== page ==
"We're two states in, with 55 states and territories to go," she said. "We still have 98 percent of the delegates for our nomination up for grabs, and Americans in every part of our country are going to make their voices heard."

She added that Sanders and Buttigieg are "great people" and would be better than Trump but that "the fight between factions in our party has taken a sharp turn in recent weeks, with ads mocking other candidates and with supporters of some candidates shouting curses about other Democratic candidates."

"These harsh tactics might work if you are willing to burn down the rest of the party in order to be the last man standing," she said. "They might work if you don't worry about leaving our party and our politics worse off than how you found it, and they might work if you think only you have all the answers and only you are the solution to all our problems."

Biden pledged to return to New Hampshire in the fall "to defeat Donald Trump in November."

"So don't go away. You're not getting rid of us. We're coming back, and we love you," he said from South Carolina.

Speaking to supporters in South Carolina, Biden said: "We just heard from the first two of 50 states, not all the nation, not half the nation, not a quarter of the nation, not 10 percent, two, two."

"Where I come from, that's the opening bell," he added. "Not the closing bell, and the fight to end Donald Trump's presidency is just beginning, just beginning."

On the Republican side, Trump won the GOP primary, NBC News projected. The president spent much of Tuesday night jabbing Democrats on Twitter, saying, "A lot of Democrat dropouts tonight, very low political I.Q."

He tweeted at Warren, writing that she was "having a really bad night" and adding that he thinks "she is sending signals that she wants out." Trump also took aim at former New York Mayor Michael Bloomberg, who is not participating in the early primary states, saying he was having "a very bad night."

Of Buttigieg, Trump wrote: "Bootedgeedge (Buttigieg) is doing pretty well tonight.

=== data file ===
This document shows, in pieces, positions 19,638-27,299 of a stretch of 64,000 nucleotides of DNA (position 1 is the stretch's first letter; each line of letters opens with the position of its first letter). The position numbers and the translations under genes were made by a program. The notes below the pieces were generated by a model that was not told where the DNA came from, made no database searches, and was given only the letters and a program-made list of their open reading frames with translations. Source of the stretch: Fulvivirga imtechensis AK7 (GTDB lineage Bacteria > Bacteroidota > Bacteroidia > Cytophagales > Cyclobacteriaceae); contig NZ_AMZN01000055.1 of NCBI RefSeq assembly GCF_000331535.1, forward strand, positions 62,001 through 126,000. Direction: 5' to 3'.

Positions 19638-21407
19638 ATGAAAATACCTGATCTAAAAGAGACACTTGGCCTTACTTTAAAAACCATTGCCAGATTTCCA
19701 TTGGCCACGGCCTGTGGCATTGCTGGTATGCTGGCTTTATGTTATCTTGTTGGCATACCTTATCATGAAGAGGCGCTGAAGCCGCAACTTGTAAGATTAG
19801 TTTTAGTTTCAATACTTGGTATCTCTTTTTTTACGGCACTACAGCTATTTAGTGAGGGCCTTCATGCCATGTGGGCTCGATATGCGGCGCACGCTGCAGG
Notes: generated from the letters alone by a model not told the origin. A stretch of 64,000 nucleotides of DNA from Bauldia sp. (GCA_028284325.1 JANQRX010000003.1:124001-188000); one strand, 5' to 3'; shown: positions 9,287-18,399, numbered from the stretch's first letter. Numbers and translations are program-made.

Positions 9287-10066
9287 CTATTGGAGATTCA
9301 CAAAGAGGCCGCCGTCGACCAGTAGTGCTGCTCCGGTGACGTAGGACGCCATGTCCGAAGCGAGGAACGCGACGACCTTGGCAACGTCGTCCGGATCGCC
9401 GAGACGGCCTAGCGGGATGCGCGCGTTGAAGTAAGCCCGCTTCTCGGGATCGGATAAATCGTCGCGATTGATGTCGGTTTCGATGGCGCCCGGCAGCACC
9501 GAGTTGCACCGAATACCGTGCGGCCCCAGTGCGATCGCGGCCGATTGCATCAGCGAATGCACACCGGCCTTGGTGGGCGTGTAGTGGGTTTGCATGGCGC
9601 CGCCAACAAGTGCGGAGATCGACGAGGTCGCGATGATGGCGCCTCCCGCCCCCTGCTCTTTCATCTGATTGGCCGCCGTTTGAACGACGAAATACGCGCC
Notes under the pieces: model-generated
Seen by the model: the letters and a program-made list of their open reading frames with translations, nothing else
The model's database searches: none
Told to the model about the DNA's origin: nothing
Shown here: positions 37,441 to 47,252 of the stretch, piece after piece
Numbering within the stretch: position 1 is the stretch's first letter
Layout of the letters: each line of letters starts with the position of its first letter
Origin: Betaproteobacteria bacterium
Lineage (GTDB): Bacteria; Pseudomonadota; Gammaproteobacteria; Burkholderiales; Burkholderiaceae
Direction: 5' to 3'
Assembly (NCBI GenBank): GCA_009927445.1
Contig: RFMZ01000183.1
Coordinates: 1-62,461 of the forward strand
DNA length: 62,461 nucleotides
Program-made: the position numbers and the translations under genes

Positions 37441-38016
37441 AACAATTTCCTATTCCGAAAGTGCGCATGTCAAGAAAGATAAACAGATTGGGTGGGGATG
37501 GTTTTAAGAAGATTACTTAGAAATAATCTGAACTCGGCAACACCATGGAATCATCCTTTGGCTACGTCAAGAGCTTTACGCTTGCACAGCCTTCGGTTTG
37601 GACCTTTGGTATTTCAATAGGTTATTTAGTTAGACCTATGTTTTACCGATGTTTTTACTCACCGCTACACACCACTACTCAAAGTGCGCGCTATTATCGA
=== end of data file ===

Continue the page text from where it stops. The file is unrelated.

"Giving Crazy Bernie a run for his money," he continued. "Very interesting!"

Meanwhile, upstart Democratic presidential candidate Andrew Yang dropped out of the race Tuesday evening, sources close to the campaign said. Yang rose from obscurity to become a second-tier player in the primary and outpaced a number of prominent current and former elected officials.

"We have touched and improved millions of lives and moved this country we love so much in the right direction," Yang told supporters in Manchester. "And while there is great work left to be done, you know I am the math guy, and it is clear tonight from the numbers that we are not going to win this race. I am not someone who wants to accept donations and support in a race that we will not win. And so tonight I am announcing I am suspending my campaign for president."

In addition, Sen. Michael Bennet, D-Colo., announced that he, too, was dropping out of the race following a poor showing in New Hampshire.

"I wish all those candidates well that are going beyond New Hampshire," Bennet told supporters. "I think it's fitting for us to end the campaign tonight, but I want to remind you of why I got in this race, why I stayed in this race and why we have to stay in this fight."

Entering primary day, Sanders was comfortably leading in the polls, trailed by Buttigieg. Behind them was a three-way battle for third place among a surging Klobuchar, Warren and Biden.

The vote came as last week's Iowa caucus results were being contested. Both Sanders and Buttigieg have claimed victory there.

Democratic candidates spent the day of New Hampshire's first-in-the-nation primary talking up their candidacies and taking aim at a rival who wasn't even on the ballot here — Bloomberg, who is focusing on the March 3 Super Tuesday contests.

The billionaire surged in national polls as the New Hampshire vote neared, and he has poured more than $100 million into advertising so far, building up a large ground game in more than 30 states, too.

"This is what I think, you know, Mike Bloomberg and anybody else has every right in the world to run for president of the United States," Sanders said in an interview with NBC News anchor Lester Holt. "But I got a real problem with multibillionaires literally buying elections."

The early story of the day was Biden's decision to leave New Hampshire hours before the polls closed and head straight to South Carolina, where he enjoys an advantage with black voters, although that edge has been quickly narrowing.

"Look, the rest of the nation is out there," Biden said Tuesday at a Dunkin' store in Manchester. "There's an awful lot of electoral votes to be had, and we're going to see, and I think we are going to do well in Nevada and in South Carolina, and we'll go from there. We'll see."